Peak 5762

Elevation: 5,762 ft
Prominence: 302

Peak 5762. Photo - Steve Mandella

This peak is not in the book. There are two route descriptions set out below. The first by Livingston Douglas is the most current and the recommended description because of his updates on access. The second by Margo Mandella besides describing the climb contains photos that demonstrate the type of terrain the route crosses. Updated November 2019


Peak 5762 is located in the Bannock Mountain Range. The peak lies on public land managed by the Bureau of Land Management (BLM). The peak is 3.62 miles southwest of the town of Inkom, Idaho, and 2.61 miles northeast of Indian Mountain. Peak 5762 is best climbed from the north and can be combined with Peak 6495, via a loop route, for an early-season, double-peak outing. USGS Inkom

The double summit of Peak 5762. Photo - Steve Mandella

The double summit of Peak 5762. Photo – Steve Mandella


Peak 5762 by Livingston Douglas

Date of Climb:  September 18, 2019

West Face/North Ridge, Class 2

Access

The Papoose Creek BLM “trailhead” is located at a green cattle gate about 100 feet south of the junction of Portneuf Road and Blackroad Road, on the R/W side of Portneuf Road. The aforementioned junction is 1.9 miles east of Fort Hall Mine Road on the east side of the town of Portneuf, ID. The cattle gate is closed but is not locked. Park alongside Portneuf Road in a pullout between the STOP sign/mailboxes and the green cattle gate. The elevation here is 4,528 feet.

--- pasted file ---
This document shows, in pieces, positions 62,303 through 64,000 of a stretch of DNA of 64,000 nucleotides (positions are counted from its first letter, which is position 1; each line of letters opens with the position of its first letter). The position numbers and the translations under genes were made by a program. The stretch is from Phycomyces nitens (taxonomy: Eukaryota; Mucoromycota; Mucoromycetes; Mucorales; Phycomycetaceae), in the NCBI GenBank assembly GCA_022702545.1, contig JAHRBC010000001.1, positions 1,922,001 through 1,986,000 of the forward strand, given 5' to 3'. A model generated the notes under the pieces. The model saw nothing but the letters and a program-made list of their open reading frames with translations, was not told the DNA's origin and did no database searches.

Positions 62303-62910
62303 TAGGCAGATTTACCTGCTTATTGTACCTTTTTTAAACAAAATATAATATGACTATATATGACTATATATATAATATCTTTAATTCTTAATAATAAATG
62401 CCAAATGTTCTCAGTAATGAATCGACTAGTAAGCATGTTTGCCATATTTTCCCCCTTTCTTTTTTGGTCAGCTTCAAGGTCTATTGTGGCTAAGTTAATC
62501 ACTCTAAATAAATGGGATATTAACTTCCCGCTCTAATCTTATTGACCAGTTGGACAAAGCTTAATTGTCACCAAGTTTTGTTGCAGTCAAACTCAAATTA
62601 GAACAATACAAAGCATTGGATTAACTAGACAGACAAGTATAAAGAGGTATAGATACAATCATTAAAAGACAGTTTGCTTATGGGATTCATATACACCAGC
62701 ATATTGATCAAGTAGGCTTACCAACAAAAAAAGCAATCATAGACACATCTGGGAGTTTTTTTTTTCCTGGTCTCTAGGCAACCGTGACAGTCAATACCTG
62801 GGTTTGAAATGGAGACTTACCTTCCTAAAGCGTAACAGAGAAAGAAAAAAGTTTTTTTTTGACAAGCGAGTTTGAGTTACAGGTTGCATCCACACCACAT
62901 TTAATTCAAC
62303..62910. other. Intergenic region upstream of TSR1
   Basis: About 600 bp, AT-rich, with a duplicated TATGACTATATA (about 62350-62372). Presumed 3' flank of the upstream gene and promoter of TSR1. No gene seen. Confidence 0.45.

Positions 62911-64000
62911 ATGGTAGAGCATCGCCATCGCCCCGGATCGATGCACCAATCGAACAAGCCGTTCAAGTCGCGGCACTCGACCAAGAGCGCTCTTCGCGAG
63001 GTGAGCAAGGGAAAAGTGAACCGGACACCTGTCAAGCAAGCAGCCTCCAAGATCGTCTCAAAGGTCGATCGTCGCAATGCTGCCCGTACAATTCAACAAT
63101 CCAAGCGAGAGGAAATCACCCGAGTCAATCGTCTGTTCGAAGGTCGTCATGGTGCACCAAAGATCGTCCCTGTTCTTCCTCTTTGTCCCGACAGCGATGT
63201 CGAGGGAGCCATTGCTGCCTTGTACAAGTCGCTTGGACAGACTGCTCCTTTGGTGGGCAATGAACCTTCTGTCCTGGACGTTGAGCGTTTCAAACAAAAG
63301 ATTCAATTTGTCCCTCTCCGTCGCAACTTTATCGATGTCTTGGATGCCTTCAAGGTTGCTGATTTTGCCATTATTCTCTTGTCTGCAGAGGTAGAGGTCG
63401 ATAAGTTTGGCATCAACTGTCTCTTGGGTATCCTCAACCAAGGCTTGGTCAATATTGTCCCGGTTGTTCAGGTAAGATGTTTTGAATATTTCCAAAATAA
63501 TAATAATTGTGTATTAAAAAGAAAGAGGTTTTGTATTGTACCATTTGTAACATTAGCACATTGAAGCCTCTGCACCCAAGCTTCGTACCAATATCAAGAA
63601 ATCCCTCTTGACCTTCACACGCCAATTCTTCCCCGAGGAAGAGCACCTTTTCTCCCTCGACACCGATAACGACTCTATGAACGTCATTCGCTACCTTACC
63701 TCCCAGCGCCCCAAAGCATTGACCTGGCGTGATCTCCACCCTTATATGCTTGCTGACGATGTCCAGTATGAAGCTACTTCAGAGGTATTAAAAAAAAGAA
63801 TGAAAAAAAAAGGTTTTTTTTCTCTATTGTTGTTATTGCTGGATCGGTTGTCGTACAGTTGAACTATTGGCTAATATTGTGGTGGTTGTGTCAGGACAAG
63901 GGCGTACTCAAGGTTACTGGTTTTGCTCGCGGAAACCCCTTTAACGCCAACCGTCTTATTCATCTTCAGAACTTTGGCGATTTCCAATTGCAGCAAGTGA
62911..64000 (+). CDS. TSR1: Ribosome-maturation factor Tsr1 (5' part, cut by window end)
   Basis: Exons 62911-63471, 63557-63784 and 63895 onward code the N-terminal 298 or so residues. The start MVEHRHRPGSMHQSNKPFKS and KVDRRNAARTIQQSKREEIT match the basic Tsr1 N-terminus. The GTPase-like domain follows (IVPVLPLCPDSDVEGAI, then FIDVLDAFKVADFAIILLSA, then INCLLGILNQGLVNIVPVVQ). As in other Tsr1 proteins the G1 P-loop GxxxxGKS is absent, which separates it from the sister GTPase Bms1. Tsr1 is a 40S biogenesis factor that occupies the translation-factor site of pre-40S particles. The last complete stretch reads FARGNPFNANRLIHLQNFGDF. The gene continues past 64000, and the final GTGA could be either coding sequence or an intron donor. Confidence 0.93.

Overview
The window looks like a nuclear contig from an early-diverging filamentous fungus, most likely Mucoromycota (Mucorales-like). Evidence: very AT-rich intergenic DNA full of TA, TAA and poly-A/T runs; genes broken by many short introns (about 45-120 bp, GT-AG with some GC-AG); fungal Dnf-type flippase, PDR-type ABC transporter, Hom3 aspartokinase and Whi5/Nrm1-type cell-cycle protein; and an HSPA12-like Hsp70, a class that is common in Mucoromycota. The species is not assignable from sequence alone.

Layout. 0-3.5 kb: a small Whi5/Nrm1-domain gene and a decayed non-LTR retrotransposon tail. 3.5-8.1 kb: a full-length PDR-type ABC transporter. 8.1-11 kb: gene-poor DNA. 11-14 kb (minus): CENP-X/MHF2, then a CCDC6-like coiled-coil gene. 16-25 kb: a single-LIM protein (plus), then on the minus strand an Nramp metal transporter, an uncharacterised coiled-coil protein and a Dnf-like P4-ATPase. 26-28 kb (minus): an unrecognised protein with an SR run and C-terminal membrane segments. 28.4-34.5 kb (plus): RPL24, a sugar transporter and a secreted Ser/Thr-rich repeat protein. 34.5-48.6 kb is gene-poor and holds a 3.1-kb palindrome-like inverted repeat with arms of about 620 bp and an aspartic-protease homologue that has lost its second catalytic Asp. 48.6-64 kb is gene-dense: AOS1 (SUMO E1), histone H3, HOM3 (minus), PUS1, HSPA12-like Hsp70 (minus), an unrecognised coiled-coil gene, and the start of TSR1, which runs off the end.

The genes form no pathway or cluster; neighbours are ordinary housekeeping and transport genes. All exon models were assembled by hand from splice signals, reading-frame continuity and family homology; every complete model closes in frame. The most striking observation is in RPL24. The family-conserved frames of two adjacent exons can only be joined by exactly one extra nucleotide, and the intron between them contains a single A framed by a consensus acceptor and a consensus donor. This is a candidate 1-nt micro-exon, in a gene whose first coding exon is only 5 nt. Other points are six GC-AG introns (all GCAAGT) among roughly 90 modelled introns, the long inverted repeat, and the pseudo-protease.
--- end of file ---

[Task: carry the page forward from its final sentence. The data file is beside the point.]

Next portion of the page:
The Climb

According to the Pocatello BLM office, this is the only public access to Peak 5762 from the north. The south side access (via Indian Creek Road) is closed to the public. The BLM trail crosses private land for the first ½ mile or so. BLM currently has an easement with the landowner, as is indicated on the trail signs. STAY ON THE TRAIL.

Note that there are NO BLM SIGNS at the green cattle gate. Neither are there any “No Trespassing” signs. Open and close the green cattle gate. Follow a weak footpath that soon crosses to the R/W side of [small] Papoose Creek. The footpath soon turns into a trail and follows the R/W side of a cattle fence. This trail is signed as a “BLM Easement” trail. The trail gains elevation and moves R/W away from the creek/fence and climbs over two shoulders. The trail then works its way back toward Papoose Creek and reaches an “Entering Public Lands” sign.

Shortly after reaching public land, leave the trail and descend steeply (about 50 vertical feet) to Papoose Creek on a cattle trail. Cross the small creek and begin the steep climb up the West Face of the North Ridge of Peak 5762. This is a steep scrub slope, but it goes reasonably well. As you approach the North Ridge, boulders and junipers enter the mix. Once on the ridge, follow the somewhat choppy, clogged ridge southward to the [false] North Summit. This summit had a small cairn on it.

Continue S along the ridge, dropping about 100 vertical feet to a saddle. Continue S to the narrow, elongated summit of Peak 5762. The ridge crest is a combination of rock and scrub. The high point and summit cairn are located at the S end of the narrow, rocky outcrop.

South Ridge, Class 2

Access

Same as for the West Face/North Ridge Route.

The Descent

From the rocky summit, descend SSE on Class 2/2+ boulders with scrub/brush mixed in and scattered junipers nearby. The terrain soon becomes an easy grassy slope that leads down to the gentle saddle.


Peak 5762 by Margo Mandella